Duane Smith, who works in financial services, had Friday off. So there he was, doing yard work in his Jackson, Miss., back yard when the U.S. Supreme Court granted gays and lesbians nationwide the right to marry.
He put down his tools and joined Knol Aust, his partner of 17 years at the picnic table. Aust wasted no time.
“I decided to see if he was ready to do it,” said Aust, a freelance Web and graphic designer. “He said, ‘Did you just propose to me?’ It wasn’t a big elaborate proposal.”
But it worked. The pajama-clad men got changed and raced off to the Hinds County circuit clerk’s office. They were the first same-sex couple in line. They filled out the marriage license paperwork, plunked down their $22 and were summarily -- but sweetly -- turned down.
“While we were waiting, about four heterosexual couples walked in, got their licenses and left,” Aust said. “At first we thought there was just some confusion. It stung a little to see them walking in and walking out with their paperwork ready to go. We were still waiting.... It was a reminder.”
Monday, however, dawned quite differently. Mississippi Atty. Gen. Jim Hood sent out a lengthy letter clarifying his point -- yes, the Supreme Court really is the law of the land -- and a patchwork of counties began issuing marriage licenses to same-sex couples.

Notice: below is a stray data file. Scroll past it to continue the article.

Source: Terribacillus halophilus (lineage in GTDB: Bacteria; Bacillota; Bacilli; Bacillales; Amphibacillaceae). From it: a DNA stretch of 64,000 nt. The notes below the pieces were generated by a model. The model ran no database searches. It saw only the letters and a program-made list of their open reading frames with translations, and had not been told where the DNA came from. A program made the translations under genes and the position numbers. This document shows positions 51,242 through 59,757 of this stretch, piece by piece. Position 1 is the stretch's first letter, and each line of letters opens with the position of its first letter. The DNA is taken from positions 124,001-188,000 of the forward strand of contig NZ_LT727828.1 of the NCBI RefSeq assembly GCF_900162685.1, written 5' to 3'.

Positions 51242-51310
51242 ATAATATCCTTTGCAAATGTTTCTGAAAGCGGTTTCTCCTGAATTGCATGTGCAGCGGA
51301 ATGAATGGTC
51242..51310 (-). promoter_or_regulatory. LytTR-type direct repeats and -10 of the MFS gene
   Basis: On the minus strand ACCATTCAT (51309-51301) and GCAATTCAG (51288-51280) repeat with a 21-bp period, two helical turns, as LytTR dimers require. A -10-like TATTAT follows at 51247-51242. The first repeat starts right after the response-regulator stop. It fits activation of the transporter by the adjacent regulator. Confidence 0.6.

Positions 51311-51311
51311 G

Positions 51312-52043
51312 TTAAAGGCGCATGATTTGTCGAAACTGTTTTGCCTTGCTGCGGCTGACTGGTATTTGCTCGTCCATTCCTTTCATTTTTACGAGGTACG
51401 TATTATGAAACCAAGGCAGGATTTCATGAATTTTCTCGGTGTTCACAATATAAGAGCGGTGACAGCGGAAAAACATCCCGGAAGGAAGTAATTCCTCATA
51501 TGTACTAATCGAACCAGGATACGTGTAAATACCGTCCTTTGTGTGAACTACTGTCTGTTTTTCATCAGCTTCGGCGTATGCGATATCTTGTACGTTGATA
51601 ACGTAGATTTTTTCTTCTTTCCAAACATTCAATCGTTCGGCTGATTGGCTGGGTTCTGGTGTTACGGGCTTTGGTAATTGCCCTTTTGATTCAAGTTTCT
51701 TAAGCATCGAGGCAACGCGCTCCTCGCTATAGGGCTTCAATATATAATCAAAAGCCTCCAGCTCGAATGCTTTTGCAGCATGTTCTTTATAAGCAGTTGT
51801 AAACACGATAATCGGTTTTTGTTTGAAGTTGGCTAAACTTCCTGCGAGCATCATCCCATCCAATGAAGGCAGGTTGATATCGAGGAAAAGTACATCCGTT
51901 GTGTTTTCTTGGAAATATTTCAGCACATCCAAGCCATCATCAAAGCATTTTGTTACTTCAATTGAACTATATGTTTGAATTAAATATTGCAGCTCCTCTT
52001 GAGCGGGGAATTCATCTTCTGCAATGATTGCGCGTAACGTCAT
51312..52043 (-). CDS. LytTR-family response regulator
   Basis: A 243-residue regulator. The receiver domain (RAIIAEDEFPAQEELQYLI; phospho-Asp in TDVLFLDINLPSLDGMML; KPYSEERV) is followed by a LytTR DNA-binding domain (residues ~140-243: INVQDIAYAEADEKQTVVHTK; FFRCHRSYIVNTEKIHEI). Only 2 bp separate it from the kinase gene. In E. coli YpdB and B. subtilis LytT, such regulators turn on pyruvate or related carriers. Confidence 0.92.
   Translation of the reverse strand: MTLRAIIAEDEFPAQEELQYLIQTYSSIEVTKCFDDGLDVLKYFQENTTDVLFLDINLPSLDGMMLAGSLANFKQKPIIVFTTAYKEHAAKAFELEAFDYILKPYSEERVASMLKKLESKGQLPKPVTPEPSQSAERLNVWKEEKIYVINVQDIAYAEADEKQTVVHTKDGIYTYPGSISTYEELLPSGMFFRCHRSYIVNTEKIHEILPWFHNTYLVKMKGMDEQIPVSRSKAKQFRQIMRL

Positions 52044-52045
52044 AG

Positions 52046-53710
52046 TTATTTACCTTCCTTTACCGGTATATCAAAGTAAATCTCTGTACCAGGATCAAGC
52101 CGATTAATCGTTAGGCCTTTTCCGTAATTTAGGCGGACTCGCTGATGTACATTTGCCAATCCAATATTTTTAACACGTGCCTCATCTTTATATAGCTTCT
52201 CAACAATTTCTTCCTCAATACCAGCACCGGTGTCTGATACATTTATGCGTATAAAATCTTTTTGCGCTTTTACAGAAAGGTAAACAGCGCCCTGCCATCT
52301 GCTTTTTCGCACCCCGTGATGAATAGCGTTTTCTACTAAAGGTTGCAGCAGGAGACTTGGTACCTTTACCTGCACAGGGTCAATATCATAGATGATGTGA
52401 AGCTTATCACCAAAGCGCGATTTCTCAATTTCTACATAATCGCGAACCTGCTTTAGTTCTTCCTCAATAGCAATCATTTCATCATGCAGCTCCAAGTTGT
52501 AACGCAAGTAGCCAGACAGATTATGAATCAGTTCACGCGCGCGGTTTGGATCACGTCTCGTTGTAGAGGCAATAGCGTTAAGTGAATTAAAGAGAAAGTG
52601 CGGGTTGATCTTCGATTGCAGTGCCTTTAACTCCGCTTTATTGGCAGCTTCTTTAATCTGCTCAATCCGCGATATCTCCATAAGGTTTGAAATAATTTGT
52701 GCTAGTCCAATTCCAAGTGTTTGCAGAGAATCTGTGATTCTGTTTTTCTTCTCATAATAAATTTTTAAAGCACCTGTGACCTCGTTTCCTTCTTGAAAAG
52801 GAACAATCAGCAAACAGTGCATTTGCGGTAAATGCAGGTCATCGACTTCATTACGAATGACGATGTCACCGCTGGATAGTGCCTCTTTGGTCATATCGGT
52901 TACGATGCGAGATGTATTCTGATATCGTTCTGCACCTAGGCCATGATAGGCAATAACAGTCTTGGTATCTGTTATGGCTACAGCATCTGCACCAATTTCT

Lindsey Simerly, campaign manager for the Campaign for Southern Equality, was at the Hinds County circuit clerk’s office before it opened. Her organization is one of the plaintiffs in the court case over Mississippi’s ban. And she wanted to be there “to celebrate with the couples.”
Barbara Dunn, the Hinds County circuit clerk who had to deny same-sex couples marriage licenses on Friday, was “ready to go” on Monday, Simerly said.
“When I first got there this morning and was talking with Miss Dunn, she held my hand and said she really hopes it happens today,” Simerly said. “They were very, very nice.”
By late afternoon, the Campaign for Southern Equality had confirmed that six of Mississippi’s 82 counties had begun issuing licenses. But they were strategically located enough, Simerly said, so that “most people are within a 90-minute drive of a county that’s issuing marriage licenses.”
Aust and Smith wasted no time Monday. Smith left his office and met his partner at the clerk’s office. Dunn, who had kept their paperwork and license fee in preparation for this moment, called out: “Where are the handsome gentlemen who were here Friday?"
Then she posed for a picture with the happy couple.
“It’s a done deal,” Aust said. “It’s been signed and filed."
The two men said their vows outside, on the steps of the Hinds County courthouse. It was 95 degrees.
So the first decision they made as a married couple was to head off for a margarita.
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